Finding the right salespeople
September 8, 2016
By Bob Berting
Developing a great sales force is one of the greatest challenges facing newspaper publishers today. The key to finding the right people is to hire people who have the knowledge and skills to do the work that needs to be done. This simple statement can cut down endless hours of training by management when it’s discovered that the new salesperson isn’t the advertising consultant the publication needs.
The requirements for the position of ad salesperson should be specific. A typical ad might state the following general qualifications for the job:
• Creative ad design capability.
• Extensive copywriting experience.
• Ability to sell advertising campaigns.
• Knowledge of all major media.
You might think that you could train someone to do these things. That’s easier said than done. If the person does not have these qualifications, you will end up spending countless hours training them. If he or she can’t do what is necessary to be a creative consultant who knows how to sell long-range advertising programs, he or she will revert to the easy way out—just be an order taker. In other words, someone who just goes around and picks up copy, takes it in to the production department and sends a proof, if requested. The customer will gradually begin to realize that this salesperson is not a knowledgeable or creative, but just an order taker. Most of the time, this scenario can be avoided if only the new salesperson had the qualifications needed to be a strong and capable advertising consultant for their customers.
When evaluating applicants during the interview, look for these traits:
• Personal drive—the applicant should have a background of determination.
• Empathy— the applicant should have a proven record of being a problem solver and identify with the customer.
• Ability to take direction—the applicant should be able to accept new concepts; be a good sponge.
• Persistence—the applicant should desperately want the job; what’s the reason he or she is really applying?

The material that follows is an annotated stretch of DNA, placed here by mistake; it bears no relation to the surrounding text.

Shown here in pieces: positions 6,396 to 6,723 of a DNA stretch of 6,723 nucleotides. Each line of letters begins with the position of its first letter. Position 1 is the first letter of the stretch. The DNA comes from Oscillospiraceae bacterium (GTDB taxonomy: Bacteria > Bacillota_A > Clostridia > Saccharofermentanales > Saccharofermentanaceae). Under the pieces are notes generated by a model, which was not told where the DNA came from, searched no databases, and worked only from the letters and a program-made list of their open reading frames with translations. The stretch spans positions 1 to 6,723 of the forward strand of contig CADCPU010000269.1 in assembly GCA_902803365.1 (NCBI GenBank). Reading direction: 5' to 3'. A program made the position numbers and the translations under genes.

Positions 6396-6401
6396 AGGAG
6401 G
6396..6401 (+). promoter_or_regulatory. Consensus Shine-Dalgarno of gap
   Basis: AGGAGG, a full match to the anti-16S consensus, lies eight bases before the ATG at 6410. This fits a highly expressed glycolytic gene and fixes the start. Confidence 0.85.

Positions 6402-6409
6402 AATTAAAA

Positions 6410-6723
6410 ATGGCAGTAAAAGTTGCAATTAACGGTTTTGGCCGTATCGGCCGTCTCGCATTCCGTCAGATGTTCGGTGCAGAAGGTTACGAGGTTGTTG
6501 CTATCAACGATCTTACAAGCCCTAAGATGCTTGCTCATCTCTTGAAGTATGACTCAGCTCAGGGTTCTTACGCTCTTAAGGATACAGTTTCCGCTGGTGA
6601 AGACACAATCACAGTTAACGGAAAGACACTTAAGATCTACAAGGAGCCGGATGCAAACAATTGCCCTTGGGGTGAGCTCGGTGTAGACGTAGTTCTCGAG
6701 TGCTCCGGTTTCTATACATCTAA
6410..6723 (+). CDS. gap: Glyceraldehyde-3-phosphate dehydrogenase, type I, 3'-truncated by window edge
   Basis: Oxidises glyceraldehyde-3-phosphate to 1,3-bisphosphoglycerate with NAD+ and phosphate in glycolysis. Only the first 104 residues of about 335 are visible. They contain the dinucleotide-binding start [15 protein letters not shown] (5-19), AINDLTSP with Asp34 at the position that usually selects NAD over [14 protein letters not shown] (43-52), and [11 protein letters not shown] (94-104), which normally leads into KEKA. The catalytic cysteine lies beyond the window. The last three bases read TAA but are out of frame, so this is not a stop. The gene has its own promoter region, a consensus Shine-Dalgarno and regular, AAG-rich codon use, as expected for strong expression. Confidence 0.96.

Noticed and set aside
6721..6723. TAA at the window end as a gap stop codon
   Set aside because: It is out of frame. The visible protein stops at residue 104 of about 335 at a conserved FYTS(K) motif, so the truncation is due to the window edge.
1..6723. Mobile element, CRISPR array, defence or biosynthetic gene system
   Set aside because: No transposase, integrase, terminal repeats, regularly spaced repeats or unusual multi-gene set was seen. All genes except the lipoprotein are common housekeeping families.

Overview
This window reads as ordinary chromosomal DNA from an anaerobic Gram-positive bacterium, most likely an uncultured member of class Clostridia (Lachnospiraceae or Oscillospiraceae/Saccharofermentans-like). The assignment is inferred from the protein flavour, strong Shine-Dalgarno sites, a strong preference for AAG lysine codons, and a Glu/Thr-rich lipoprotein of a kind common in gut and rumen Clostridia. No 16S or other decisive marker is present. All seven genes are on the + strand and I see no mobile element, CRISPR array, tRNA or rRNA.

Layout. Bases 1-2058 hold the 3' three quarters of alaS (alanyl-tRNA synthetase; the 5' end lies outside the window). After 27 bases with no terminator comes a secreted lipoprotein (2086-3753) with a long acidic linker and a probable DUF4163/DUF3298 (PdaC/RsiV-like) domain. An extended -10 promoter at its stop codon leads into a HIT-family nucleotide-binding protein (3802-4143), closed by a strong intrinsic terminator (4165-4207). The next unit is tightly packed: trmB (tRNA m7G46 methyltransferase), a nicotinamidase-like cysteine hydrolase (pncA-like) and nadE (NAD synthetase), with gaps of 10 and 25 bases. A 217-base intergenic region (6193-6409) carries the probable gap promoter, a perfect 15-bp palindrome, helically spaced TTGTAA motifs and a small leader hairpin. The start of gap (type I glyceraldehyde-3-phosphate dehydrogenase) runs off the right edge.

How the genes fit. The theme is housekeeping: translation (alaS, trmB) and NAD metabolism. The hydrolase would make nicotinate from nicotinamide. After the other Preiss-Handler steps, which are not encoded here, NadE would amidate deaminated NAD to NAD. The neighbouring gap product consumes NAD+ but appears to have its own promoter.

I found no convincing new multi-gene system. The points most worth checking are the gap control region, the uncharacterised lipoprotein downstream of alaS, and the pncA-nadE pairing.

• Appearance—the applicant should be properly dressed. Observe the person’s attire. Have other members of your management team sit in on the interview and get their opinion of the applicant.
Do a background check
Although many management people will want an applicant to come back for a second—and sometimes third—interview, before contacting references, this is not a good idea. The time to do this is after the first interview. During these contacts, you might find a wealth of information, which could lead to possibly low marks on work performance, engendering a quicker evaluation of the applicant.
The job description
It’s important that an applicant thoroughly understand the job description of the advertising sales position. Many times, a lot of time is wasted on interviews because the applicant didn’t completely understand what the job requirements were. There have been cases where a new salesperson was hired before he or she even knew what the job description is.
The look of your operation
There are two sides to the interviewing process. How attractive is your workplace to the applicant? What are the working conditions? How good is your reputation as an employer? What is the morale of your people? Let an applicant tour your facility and see how he or she interacts with your staff.
Give the applicant a layout to do
In my opinion, you can’t hire ad salespeople who can’t design an ad. If he or she is to be a professional advertising consultant, he or she must know how to demonstrate his or her ideas to the customers.
I would never hire someone where I would have to spend hours training them to do layout and copy.
Even if you have a great layout artist, the salesperson still has to know how to get the customer’s personality and image involved in the ad creation process. The interaction between the salesperson, the graphic artist and the customer should produce great creative campaigns.
Newspapers can improve the quality of their sales force and keep turnover to a minimum by developing efficient procedures to identify key job attributes. Effective hiring practices can greatly reduce the failure rate of your sales reps. © Bob Berting 2016
Bob Berting is a professional speaker, newspaper sales trainer, and publisher marketing consultant who has conducted more than 1,500 seminars for newspaper sales staffs, their customers, print media associations and trade associations in the U.S. and Canada. Bob’s advertising sales record in the industry is impressive. For 15 years, he averaged two cold contracts a week, sold 20 shopping centers on yearly contracts, and rarely sold an advertising contract for less than 52 weeks or 1,000 inches during a year. He is the author of the E-Book “Advanced Selling Skills For The Advertising Sales Pro” which can be ordered on at www.bobberting.com. Bob also conducts tele-seminars and webinars for advertising salespeople, their customers, print media associations, merchant groups, and trade associations. Contact Bob at 800-536-5408 and email@example.com. He is located at 6330 Woburn Drive, Indianapolis, IN 46250.